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Biodynamic Food is Seriously Trending—But Is It Really Better for You?

Zenbunni Chocolate founders Bunni and Zen Nishimura remember the exact moment they first tried biodynamic food, about seven years ago at a friend’s farm. “We took a bite of some lettuce he was growing—just some ordinary lettuce—and we both looked at each other, like, what’s going on here?” Zen says.

The trip inspired the pair to take the next step with their organic chocolate line, going full-on biodynamic with their products. They’re now such adamant believers in the fringe farming practice that they plan to produce flour, oil, and sugar so consumers can stock a full pantry. (They’ve recently started selling another common kitchen staple: coffee.)

Besides food, you might have seen the term “biodynamic” creep up on the ingredient lists of your beauty products, wine, and even eggs. But if you’re still scratching your head over what it means—and if it’s worth seeking out—consider this the ultimate primer. (And bonus! There’s also a list of five biodynamic food picks to try now, because seeing—eating?—really is believing.)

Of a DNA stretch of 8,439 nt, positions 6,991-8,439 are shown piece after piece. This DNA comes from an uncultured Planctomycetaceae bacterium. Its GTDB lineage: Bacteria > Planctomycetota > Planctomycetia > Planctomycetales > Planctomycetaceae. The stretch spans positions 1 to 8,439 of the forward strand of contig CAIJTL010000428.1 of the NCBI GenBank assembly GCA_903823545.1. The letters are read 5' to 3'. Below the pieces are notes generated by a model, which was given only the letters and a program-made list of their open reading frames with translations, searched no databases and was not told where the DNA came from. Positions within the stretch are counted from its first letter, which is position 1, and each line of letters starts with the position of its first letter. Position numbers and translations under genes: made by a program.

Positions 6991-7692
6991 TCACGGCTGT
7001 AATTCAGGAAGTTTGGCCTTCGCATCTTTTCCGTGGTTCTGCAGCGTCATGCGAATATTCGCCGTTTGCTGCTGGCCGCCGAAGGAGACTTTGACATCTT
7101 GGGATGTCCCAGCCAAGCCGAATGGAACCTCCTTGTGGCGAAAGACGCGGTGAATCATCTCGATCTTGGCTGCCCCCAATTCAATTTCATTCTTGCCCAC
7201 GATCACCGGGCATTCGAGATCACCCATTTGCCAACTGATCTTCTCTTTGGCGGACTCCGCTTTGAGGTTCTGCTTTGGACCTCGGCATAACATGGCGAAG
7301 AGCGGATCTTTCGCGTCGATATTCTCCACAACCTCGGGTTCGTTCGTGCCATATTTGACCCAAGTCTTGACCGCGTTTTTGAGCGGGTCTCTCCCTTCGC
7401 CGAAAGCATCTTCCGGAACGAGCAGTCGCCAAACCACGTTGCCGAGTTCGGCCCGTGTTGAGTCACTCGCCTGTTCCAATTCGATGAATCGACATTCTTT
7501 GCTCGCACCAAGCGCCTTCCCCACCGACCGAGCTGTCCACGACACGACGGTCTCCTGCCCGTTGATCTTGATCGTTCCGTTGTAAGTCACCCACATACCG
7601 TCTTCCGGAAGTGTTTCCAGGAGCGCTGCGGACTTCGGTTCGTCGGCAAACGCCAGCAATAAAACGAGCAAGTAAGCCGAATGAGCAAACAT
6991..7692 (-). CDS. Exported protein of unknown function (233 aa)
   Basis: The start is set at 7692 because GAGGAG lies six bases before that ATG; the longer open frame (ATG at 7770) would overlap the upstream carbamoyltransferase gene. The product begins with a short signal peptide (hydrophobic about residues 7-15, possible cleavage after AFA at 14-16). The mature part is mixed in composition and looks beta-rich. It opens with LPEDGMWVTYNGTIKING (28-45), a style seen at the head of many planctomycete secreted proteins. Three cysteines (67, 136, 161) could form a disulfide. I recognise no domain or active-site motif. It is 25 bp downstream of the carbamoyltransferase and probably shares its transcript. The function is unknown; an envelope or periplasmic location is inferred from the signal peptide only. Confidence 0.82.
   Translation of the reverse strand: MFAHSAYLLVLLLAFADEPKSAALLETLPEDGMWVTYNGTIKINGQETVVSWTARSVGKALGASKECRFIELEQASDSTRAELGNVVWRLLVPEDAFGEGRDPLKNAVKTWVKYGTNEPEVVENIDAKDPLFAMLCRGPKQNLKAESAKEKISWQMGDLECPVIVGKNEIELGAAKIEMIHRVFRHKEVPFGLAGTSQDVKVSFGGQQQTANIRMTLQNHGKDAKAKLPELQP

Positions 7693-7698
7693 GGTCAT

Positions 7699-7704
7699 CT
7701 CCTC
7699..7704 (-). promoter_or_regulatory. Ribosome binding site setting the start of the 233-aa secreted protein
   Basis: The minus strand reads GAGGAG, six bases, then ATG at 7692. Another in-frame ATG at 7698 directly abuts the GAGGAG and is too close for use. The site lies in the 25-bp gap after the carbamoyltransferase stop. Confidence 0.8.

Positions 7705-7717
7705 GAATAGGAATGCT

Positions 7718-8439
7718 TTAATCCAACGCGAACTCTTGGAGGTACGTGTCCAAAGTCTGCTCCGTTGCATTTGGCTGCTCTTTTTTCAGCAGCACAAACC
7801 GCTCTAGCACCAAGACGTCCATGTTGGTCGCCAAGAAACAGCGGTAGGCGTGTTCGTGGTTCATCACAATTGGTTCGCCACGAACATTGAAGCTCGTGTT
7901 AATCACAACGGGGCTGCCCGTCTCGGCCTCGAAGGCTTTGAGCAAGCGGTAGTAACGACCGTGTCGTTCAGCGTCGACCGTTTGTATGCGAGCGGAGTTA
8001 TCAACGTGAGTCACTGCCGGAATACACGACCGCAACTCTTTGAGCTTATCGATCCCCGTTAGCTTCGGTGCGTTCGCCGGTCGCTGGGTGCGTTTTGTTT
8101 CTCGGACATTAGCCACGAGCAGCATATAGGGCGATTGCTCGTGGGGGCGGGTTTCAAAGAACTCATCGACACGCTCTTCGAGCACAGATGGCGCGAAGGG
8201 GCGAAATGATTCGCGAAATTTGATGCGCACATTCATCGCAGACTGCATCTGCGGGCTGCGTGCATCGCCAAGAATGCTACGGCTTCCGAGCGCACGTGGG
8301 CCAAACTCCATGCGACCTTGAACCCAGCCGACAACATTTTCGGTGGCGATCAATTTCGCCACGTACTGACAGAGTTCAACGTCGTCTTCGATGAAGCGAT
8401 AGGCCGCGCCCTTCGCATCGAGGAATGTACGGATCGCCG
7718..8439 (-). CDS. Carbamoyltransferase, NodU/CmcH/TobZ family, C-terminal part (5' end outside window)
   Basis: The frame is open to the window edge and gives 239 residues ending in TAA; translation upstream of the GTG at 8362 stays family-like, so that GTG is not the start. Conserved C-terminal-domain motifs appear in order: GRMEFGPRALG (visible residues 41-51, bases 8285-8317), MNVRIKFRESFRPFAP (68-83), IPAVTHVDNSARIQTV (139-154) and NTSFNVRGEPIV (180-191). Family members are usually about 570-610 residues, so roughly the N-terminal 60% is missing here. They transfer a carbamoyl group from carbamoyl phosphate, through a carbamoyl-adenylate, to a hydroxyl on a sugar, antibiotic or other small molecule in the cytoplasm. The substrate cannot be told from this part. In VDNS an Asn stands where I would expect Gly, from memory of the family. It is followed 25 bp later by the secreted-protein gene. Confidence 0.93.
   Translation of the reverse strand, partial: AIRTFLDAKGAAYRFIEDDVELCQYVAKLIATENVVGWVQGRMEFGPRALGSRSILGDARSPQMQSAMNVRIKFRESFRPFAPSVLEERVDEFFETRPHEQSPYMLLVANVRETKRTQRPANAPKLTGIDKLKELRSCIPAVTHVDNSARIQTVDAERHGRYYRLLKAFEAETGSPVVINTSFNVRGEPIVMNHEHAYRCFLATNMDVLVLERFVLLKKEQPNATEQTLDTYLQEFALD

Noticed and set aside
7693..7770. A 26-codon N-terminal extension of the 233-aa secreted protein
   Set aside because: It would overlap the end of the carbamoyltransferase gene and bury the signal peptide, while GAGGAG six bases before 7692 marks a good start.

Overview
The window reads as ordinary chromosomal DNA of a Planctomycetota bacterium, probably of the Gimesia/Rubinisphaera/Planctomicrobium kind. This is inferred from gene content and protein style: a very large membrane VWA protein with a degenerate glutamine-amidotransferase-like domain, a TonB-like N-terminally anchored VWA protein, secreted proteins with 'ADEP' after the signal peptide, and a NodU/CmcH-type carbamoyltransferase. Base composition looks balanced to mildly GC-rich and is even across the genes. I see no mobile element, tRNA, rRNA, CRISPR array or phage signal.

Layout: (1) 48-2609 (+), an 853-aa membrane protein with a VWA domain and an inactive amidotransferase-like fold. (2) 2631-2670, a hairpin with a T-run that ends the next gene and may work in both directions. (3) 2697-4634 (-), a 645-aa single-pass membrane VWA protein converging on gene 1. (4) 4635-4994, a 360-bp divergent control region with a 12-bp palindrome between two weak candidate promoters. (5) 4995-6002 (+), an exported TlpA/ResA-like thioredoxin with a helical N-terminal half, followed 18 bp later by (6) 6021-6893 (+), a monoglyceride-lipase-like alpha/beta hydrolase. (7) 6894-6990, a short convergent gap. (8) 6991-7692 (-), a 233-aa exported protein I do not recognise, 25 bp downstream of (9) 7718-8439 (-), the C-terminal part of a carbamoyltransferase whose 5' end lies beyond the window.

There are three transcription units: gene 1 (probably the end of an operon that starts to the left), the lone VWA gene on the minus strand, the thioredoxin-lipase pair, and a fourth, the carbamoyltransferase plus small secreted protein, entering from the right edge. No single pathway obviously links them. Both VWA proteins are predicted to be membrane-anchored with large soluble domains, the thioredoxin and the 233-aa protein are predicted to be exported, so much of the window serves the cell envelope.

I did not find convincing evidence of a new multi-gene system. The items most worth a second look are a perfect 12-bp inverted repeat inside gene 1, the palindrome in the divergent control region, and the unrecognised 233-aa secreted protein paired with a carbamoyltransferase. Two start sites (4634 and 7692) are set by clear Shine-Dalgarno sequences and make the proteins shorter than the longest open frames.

What “biodynamic” actually means

For a farm or product to legally be called biodynamic, there’s one big board it has to impress: The Demeter Association. The non-profit is the only biodynamic certification organization, operating in more than 50 countries. “Think of it as the United Nations of agriculture,” says Elizabeth Candelario, the association’s managing director.

All biodynamic farms are organic, but they go a step further, emphasizing biodiversity, crop rotation, greenhouse management, animal welfare, and soil fertility management (yes, that’s a thing). “Let’s say there’s a fertility problem on a farm,” Candelario says. “A traditional farmer might bring in synthetic fertilizer. An organic farmer might use organic fertilizer. A biodynamic farmer would say, ‘Why is my farm system unable to create the vitality it needs? How can I create that within the farm itself?’ Maybe he or she tries composting, green manures, or growing crops that’ll really put nutrients back into the soil.”